Background: Brain tumors comprise more than 20% of all childhood malignancies, and constitute the greatest number of solid pediatric cancers. Incidence rates reported have varied from 2.4 to 3.5/100,000 children, reflecting the impact of modern imaging techniques, the application of diverse investigative methodologies, and the accessibility of the community to health care.
Methods: Material from patients < 18 years of age was collated from the Manitoba Cancer Foundation Tumor Registry, the personal records of Winnipeg pediatric neurologists, and autopsy data. Patient data were also obtained from hospital charts and operating room log books. Histological sections were examined and classified according to the American Cancer Society by a single neuropathologist. The chi-square test was used for statistical evaluation.
Results: During the seven-year study period, the diagnosis of brain tumor was made in 89 pediatric patients, of which 88 were diagnosed premortem. The overall average annual incidence rate for both sexes was 4.03/100,000 child-years, higher than that previously reported. The male and female average annual incidence rates were 4.2 and 3.7/100,000 child-years, respectively. Tumor type and location were relatively unremarkable, with an expected peak of medulloblastoma occurring in young males. The yearly incidence of tumor occurrence was fairly stable, and the geographic distribution of cases within Manitoba, homogeneous.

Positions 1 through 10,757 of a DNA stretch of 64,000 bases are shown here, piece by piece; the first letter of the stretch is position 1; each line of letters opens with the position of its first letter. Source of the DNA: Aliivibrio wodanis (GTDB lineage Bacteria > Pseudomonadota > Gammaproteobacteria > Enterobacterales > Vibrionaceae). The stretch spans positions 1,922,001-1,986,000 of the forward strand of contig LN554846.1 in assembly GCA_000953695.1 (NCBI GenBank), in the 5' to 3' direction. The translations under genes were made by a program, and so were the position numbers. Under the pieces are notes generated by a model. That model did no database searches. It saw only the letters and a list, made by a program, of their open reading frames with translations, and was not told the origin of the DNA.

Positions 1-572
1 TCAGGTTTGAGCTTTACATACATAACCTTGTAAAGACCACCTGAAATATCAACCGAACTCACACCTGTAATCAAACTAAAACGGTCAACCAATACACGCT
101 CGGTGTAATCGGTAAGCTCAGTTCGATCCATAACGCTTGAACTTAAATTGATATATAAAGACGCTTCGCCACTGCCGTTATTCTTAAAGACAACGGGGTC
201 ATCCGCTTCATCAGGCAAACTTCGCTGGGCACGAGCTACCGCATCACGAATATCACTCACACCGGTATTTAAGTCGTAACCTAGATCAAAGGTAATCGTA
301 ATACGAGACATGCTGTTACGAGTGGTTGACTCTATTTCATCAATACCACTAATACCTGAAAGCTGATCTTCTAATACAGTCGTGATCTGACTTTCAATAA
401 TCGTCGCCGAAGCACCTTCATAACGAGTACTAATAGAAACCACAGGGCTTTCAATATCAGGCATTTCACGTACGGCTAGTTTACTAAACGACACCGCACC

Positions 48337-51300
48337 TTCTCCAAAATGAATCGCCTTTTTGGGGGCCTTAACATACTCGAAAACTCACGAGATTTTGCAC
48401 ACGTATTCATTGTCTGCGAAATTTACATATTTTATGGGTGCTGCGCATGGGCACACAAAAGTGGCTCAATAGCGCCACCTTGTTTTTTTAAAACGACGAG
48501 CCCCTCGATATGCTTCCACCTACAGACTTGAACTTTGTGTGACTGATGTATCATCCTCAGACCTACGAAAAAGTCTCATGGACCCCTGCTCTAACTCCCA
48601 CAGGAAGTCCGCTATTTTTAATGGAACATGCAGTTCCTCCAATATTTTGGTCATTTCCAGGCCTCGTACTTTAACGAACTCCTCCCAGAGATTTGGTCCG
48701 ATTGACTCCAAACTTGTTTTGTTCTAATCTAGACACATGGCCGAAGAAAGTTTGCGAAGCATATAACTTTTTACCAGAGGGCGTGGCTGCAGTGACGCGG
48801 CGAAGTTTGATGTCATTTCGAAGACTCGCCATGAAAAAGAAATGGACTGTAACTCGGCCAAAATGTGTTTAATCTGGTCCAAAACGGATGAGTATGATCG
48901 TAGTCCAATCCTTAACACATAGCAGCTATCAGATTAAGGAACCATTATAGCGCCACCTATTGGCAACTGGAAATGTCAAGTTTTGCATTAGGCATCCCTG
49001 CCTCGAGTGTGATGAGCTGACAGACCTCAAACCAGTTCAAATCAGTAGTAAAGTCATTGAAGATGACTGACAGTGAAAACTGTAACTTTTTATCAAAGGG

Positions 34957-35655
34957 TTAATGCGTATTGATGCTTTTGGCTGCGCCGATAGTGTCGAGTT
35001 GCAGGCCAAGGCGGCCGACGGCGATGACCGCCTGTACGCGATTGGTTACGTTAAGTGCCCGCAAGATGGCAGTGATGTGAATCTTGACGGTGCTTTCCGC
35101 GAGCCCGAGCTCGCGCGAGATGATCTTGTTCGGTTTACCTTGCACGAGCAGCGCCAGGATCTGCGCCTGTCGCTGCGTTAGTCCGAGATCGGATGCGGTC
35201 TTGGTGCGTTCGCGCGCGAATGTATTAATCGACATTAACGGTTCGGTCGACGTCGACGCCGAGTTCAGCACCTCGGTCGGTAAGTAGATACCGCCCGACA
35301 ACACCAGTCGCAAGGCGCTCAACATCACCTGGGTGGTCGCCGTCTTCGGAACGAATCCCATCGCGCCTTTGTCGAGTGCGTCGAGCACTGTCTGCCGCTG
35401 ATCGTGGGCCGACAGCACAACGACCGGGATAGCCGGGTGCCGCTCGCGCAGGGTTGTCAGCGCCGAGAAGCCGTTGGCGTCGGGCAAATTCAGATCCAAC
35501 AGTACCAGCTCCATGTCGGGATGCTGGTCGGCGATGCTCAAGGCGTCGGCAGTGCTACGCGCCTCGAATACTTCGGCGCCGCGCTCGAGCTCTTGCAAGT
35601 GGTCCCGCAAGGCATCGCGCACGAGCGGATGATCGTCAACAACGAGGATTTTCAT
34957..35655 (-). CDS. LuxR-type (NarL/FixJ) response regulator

Conclusion: The highest incidence rates of pediatric brain tumors have been recorded in countries possessing sophisticated universal health care systems, possibly reflecting their efficacy in disease surveillance.